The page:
New Study Shows Abbott’s Blood Test for Concussion Could Predict Outcomes from Brain Injury and Inform Treatment Interventions
A new study published in The Lancet Neurology demonstrates the ability of two blood-based biomarkers to predict how someone will recover from traumatic brain injury (TBI). Testing for these two biomarkers in the immediate aftermath of an injury can help health care providers determine the best way to treat and care for patients.
This research shows that when a clinician conducts a blood test for these brain proteins soon after a possible injury, they quickly get a more accurate picture of how severe the injury is, the expected course of recovery and the longer-term implications of the TBI. The markers were measured using Abbott’s i-STAT™ TBI Plasma test, as well as on the company’s ARCHITECT core laboratory instrument using research prototype assays, both of which helped predict recovery.
Researchers measured levels of Glial Fibrillary Acidic Protein (GFAP) and Ubiquitin carboxy-terminal Hydrolase L1 (UCH-L1) present in blood plasma within 24 hours of injury. After testing biomarker levels on the day of injury, researchers evaluated patients six months later, tracking how individuals fared and how biomarker levels corresponded to their recovery.
“Brain injury biomarkers will one day be the standard of care to evaluate and treat patients,” said Dr. Fred Korley, an associate professor of emergency medicine at the University of Michigan and the first author of the study. “Objective biomarker data can be profoundly helpful in determining prognosis for a patient, helping to gauge how severe a brain injury is, and can ultimately inform how best to counsel family members about care for their loved ones with brain injury.”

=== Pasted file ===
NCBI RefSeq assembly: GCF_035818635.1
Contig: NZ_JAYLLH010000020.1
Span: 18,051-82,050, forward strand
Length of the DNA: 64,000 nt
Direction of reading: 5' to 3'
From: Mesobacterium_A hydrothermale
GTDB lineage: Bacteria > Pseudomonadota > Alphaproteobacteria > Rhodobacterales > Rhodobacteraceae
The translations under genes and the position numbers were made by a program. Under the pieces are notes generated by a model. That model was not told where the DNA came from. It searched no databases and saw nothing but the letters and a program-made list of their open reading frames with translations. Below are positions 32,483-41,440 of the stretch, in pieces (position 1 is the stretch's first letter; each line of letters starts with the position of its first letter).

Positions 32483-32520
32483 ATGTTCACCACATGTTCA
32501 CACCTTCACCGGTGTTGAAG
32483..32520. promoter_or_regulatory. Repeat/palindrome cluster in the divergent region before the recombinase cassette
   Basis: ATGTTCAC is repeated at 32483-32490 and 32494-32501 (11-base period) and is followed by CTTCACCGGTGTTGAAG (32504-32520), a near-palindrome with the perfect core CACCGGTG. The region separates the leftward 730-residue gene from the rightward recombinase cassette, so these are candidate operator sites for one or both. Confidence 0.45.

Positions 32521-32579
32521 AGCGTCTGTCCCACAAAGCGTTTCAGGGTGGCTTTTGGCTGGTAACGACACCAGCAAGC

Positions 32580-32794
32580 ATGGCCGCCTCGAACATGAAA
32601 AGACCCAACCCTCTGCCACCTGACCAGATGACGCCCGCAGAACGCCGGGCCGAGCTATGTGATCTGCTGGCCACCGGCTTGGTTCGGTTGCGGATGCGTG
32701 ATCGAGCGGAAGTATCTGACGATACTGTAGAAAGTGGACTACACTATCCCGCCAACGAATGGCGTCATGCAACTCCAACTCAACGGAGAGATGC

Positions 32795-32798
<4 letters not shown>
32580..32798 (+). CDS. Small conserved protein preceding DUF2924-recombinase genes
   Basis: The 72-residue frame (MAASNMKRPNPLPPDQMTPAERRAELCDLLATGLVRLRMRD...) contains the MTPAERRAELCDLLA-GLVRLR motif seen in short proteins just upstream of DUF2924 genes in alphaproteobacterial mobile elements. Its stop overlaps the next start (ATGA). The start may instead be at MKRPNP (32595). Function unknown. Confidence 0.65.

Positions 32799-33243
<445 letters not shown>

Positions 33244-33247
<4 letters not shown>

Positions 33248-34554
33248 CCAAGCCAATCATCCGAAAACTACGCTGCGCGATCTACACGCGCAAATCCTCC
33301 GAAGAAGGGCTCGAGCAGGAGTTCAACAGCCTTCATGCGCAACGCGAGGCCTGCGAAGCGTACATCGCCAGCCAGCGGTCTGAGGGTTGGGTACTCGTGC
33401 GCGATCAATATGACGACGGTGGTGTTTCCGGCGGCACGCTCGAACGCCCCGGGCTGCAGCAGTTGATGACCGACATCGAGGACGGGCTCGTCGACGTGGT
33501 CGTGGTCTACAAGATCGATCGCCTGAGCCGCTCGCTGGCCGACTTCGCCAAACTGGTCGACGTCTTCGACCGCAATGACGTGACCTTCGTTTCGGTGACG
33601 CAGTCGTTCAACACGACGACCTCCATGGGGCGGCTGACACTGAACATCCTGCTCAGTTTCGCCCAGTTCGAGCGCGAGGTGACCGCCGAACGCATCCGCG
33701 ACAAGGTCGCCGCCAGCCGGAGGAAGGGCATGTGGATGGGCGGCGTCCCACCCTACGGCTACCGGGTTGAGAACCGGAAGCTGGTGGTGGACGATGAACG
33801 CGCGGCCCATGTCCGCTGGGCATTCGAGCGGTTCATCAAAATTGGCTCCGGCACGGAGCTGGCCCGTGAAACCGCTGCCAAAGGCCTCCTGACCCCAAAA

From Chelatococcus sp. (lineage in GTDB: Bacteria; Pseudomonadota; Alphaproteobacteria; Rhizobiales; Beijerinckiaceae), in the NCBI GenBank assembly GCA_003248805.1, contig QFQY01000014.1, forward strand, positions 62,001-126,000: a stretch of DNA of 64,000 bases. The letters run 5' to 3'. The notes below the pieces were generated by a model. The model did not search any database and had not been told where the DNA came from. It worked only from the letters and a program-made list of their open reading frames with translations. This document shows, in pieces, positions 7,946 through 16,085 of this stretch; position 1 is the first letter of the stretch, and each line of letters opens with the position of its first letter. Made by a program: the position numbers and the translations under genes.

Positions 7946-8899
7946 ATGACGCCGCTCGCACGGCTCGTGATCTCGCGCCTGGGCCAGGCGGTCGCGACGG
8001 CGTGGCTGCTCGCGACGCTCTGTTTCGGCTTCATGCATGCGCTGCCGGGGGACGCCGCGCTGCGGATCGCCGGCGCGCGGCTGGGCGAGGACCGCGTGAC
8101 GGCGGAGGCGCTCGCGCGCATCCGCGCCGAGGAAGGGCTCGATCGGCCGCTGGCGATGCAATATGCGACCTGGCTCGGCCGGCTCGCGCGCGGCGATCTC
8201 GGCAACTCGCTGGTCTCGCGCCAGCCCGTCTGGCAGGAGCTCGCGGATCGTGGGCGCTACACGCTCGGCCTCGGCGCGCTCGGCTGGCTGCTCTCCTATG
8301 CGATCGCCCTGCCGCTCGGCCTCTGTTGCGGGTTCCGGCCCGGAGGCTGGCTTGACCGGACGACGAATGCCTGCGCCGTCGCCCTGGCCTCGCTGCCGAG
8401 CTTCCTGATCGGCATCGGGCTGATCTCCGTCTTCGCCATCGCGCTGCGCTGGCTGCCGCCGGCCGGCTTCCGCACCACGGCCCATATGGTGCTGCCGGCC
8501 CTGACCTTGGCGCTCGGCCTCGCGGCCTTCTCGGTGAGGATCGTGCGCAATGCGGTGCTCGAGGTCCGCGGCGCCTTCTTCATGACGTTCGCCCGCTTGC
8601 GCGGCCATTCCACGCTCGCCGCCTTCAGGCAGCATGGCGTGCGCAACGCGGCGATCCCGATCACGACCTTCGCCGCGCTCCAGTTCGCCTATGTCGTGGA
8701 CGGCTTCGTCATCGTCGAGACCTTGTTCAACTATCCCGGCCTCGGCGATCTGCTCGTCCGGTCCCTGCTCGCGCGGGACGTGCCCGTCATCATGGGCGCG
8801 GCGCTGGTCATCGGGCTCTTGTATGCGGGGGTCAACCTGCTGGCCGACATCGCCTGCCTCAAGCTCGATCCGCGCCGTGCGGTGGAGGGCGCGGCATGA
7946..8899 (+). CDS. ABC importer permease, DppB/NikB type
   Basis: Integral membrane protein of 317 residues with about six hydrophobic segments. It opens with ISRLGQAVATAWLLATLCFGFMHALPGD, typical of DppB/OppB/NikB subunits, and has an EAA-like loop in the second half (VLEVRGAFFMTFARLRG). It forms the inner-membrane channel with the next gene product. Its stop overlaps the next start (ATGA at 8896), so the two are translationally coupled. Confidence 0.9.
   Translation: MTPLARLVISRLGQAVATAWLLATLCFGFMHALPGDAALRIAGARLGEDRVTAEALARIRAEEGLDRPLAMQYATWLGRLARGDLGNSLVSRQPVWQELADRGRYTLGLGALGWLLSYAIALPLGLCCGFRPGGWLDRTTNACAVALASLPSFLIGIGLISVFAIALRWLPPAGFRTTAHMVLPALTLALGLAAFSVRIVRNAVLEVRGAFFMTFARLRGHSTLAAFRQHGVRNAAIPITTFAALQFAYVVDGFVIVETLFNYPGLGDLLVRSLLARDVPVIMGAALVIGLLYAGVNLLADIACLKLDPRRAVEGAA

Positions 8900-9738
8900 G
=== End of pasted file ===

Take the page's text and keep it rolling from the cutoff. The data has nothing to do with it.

In the study, researchers examined the day-of-injury blood tests of 1,696 patients with TBI and compared those to patients’ six-month assessment, using the Glasgow Outcome Scale Extended, which grades outcomes and quantifies levels of disability following TBI. The researchers found that high values of the biomarkers, GFAP and UCH-L1, correlate with death and severe injury. The day-of-injury blood tests had a high probability of predicting death at six months, 87% for GFAP and 89% for UCH-L1; and a high probability of predicting severe disability at the same timepoint, 86% for both GFAP and UCH-L1.
GFAP and UCH-L1 are proteins found in glial cells and neurons and are released into the blood stream after the brain is injured. They can be measured with diagnostic testing. Abbott’s i-STAT TBI Plasma test is the first rapid test on a portable analyzer to receive FDA 510(k) clearance and can help determine the need for a computed tomography (CT) scan. Test results are available approximately 15 minutes after a plasma sample is inserted in the test i-STAT cartridge.
Abbott is pursuing FDA clearance under Breakthrough Designation for the TBI test on its Alinity i and ARCHITECT core laboratory instruments, which will broaden access and ensure that tests are available both in the lab and in other settings where people need immediate answers and care. Abbott’s TBI test on Alinity i is CE Marked and available outside the U.S.
The subjects for the study came from the Transforming Research and Clinical Knowledge in TBI (TRACK-TBI) study. TRACK-TBI collected and analyzed detailed clinical data from enrolled people across the injury spectrum at 18 U.S. level I trauma centers from February 2014 through August 2018. The TRACK-TBI research team were among the first to demonstrate how this rapid TBI blood test can be used for the benefit of TBI patients in clinical care.
Abbott’s TBI blood test was developed in collaboration with the U.S. Department of Defense (DoD) – which has been dedicated to developing a solution for the objective detection and evaluation of TBI for more than a decade. The DoD, through U.S. Army Medical Research and Development Command’s (USAMRDC) U.S. Army Medical Materiel Development Activity (USAMMDA), played a critical role in developing the test run on Abbott’s i-STAT TBI platform.